Monday, November 28, 2011
A film review by Dan Navarro
Copyright Dan Navarro 2011
Produced right on the cusp of the sexual revolution in America, Sunday in New York (1963) probably stirred the libidos of many viewers. Previously, it was considered improper for young people to indulge in sex before they got married. But by 1963, with many couples challenging that taboo, the subject was due for another assessment. And it got one, in this clever and charming Peter Tewksbury romantic comedy, based on a script by Norman Krasna.
Jane Fonda plays a 22-year-old virgin, Eileen. She's just lost the man of her dreams, Russ (Robert Culp) because he wanted sex before marriage and she refused. Now she's traveled from her home town of Albany to New York City, to visit her brother Adam (Cliff Robertson). Little sis wants to get big brother's views on the subject of extra-marital sex.
On the 5th Avenue bus, Eileen meets Mike (Rod Taylor), and they go to get coffee together. Caught in a rainstorm, the two are drenched, and with no umbrellas and no taxis in sight, they have no choice but to repair to Adam's apartment to dry off.
After some nervous conversation, Eileen decides to try and seduce Mike, if only to get the "virginity" monkey off her back. He's all for the sex, until he discovers -- at apparently the last moment -- that she is, er, a "beginner." Infuriated, Mike retreats to the safety of his bathrobe, then lectures the girl on the perils of seduction when one is a virgin. Eileen asks, logically, "Well, how is a girl supposed to learn?"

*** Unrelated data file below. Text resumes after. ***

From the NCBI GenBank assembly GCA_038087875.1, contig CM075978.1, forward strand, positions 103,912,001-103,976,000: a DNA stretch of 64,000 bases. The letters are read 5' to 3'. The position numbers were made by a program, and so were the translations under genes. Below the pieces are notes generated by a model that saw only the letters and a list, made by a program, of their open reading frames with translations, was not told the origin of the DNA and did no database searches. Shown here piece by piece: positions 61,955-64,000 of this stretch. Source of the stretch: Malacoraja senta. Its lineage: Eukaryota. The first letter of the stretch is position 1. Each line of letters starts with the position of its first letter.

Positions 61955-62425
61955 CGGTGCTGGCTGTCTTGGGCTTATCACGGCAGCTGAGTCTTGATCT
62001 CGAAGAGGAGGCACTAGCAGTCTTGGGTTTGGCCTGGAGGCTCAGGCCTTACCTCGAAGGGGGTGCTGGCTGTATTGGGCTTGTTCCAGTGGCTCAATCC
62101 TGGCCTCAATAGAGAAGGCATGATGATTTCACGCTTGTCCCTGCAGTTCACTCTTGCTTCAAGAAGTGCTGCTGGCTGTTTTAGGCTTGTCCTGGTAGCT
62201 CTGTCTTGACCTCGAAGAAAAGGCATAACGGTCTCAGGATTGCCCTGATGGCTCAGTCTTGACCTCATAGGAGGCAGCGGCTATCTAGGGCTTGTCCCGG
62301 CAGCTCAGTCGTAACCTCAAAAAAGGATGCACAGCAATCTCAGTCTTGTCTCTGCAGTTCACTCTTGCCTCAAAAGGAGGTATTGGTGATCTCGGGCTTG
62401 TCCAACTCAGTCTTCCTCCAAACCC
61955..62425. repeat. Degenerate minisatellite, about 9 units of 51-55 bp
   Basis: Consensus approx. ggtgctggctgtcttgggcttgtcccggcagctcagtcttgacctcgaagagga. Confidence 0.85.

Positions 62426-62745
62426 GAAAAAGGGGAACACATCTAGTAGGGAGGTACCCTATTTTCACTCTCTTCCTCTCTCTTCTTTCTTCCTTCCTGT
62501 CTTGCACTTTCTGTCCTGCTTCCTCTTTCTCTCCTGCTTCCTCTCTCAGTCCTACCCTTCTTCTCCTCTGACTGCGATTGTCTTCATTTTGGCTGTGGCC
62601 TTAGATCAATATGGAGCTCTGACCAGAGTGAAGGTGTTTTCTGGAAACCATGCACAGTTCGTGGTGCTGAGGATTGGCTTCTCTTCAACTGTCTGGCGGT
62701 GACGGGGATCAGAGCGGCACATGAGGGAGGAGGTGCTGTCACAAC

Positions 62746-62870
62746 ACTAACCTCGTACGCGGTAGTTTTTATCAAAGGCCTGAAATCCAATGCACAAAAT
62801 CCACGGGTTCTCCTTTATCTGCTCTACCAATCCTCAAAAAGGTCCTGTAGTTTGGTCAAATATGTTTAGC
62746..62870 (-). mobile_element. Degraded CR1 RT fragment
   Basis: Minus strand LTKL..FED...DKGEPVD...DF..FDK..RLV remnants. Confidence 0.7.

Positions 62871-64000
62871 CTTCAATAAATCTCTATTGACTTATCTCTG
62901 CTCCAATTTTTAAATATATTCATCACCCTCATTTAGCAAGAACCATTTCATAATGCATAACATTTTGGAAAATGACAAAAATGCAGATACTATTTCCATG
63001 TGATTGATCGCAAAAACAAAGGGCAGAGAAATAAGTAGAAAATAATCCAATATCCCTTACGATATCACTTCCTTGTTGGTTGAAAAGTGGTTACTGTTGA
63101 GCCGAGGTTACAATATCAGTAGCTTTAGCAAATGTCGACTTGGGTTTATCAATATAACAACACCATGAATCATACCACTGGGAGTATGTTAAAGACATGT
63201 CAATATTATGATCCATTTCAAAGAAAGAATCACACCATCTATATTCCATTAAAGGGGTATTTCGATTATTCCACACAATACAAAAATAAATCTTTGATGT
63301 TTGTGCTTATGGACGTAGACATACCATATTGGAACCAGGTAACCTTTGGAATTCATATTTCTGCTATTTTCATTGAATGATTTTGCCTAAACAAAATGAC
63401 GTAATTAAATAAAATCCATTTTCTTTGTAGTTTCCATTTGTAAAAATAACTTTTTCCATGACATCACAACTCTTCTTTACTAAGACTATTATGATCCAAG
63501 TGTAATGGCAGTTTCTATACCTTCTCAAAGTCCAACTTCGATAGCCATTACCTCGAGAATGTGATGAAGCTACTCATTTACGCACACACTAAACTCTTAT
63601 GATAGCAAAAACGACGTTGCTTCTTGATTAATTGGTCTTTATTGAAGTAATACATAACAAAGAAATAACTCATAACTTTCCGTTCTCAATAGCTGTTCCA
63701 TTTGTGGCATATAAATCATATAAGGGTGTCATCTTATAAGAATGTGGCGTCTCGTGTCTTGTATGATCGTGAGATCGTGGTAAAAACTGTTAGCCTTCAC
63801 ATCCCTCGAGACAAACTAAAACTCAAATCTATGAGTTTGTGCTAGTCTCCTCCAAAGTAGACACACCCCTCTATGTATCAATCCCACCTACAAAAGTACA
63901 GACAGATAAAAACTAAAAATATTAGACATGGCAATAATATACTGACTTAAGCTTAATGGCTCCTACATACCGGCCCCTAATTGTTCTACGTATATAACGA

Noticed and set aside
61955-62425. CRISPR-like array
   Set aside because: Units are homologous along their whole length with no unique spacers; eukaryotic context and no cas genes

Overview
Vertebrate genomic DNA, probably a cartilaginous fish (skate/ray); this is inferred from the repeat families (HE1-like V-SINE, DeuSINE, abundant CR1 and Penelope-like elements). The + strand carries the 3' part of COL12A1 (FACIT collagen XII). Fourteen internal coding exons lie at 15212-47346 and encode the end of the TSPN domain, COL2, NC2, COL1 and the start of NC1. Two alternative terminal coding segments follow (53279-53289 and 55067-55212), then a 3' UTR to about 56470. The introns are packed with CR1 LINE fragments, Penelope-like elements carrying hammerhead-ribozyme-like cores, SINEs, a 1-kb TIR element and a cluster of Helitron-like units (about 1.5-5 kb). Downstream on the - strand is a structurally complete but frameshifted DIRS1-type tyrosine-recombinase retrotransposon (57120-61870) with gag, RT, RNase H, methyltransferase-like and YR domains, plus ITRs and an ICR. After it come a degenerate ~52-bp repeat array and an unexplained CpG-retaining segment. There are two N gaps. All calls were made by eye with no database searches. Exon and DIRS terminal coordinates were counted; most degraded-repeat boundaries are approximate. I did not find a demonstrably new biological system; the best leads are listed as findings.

Good question. But there's no time to discuss it, because just then, who should burst into the apartment but Russ, all the way from Albany to propose marriage to Eileen, whom he has decided he cannot live without. Russ has never met Eileen's brother, so seeing the two together in the apartment -- in their robes -- he assumes that Mike is Adam, and begins joshing with him and treating him like a future brother-in-law.
The fun escalates when the real Adam comes home and discovers that Mike has co-opted his identity, and must now call himself "Mike" and pretend to be his own best friend.
Rod Taylor is very game about his role in this film. He gets punched and knocked down by both Culp and Robertson, is drenched repeatedly in New York City's rainstorms, and is made to be Eileen's fall guy when the whole charade falls apart. Still -- SPOILERS AHEAD -- at the end Taylor's Mike gets to romance Fonda's Eileen, and the film appears headed for a happy ending.
But Mike had to go through hell before he could find his heaven, in the arms of Eileen.